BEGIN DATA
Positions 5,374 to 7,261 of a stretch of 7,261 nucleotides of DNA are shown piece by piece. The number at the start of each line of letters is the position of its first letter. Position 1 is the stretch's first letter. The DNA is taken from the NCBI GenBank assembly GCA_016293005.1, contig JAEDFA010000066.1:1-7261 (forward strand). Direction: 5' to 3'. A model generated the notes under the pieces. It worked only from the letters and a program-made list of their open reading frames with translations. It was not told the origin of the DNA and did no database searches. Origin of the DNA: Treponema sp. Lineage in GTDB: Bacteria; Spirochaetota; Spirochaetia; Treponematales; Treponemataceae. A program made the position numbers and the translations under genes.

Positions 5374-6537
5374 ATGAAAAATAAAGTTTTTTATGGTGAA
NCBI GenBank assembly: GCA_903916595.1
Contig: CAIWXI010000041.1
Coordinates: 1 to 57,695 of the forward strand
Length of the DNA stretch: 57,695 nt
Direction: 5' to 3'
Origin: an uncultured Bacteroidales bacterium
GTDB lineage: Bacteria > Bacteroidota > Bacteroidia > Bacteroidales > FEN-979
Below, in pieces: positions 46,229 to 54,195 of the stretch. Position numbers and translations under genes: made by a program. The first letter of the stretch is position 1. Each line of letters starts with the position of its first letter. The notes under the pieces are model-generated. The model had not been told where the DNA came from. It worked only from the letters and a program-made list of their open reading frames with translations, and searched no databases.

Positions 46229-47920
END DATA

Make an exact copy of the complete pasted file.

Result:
Positions 5,374 to 7,261 of a stretch of 7,261 nucleotides of DNA are shown piece by piece. The number at the start of each line of letters is the position of its first letter. Position 1 is the stretch's first letter. The DNA is taken from the NCBI GenBank assembly GCA_016293005.1, contig JAEDFA010000066.1:1-7261 (forward strand). Direction: 5' to 3'. A model generated the notes under the pieces. It worked only from the letters and a program-made list of their open reading frames with translations. It was not told the origin of the DNA and did no database searches. Origin of the DNA: Treponema sp. Lineage in GTDB: Bacteria; Spirochaetota; Spirochaetia; Treponematales; Treponemataceae. A program made the position numbers and the translations under genes.

Positions 5374-6537
5374 ATGAAAAATAAAGTTTTTTATGGTGAA
NCBI GenBank assembly: GCA_903916595.1
Contig: CAIWXI010000041.1
Coordinates: 1 to 57,695 of the forward strand
Length of the DNA stretch: 57,695 nt
Direction: 5' to 3'
Origin: an uncultured Bacteroidales bacterium
GTDB lineage: Bacteria > Bacteroidota > Bacteroidia > Bacteroidales > FEN-979
Below, in pieces: positions 46,229 to 54,195 of the stretch. Position numbers and translations under genes: made by a program. The first letter of the stretch is position 1. Each line of letters starts with the position of its first letter. The notes under the pieces are model-generated. The model had not been told where the DNA came from. It worked only from the letters and a program-made list of their open reading frames with translations, and searched no databases.

Positions 46229-47920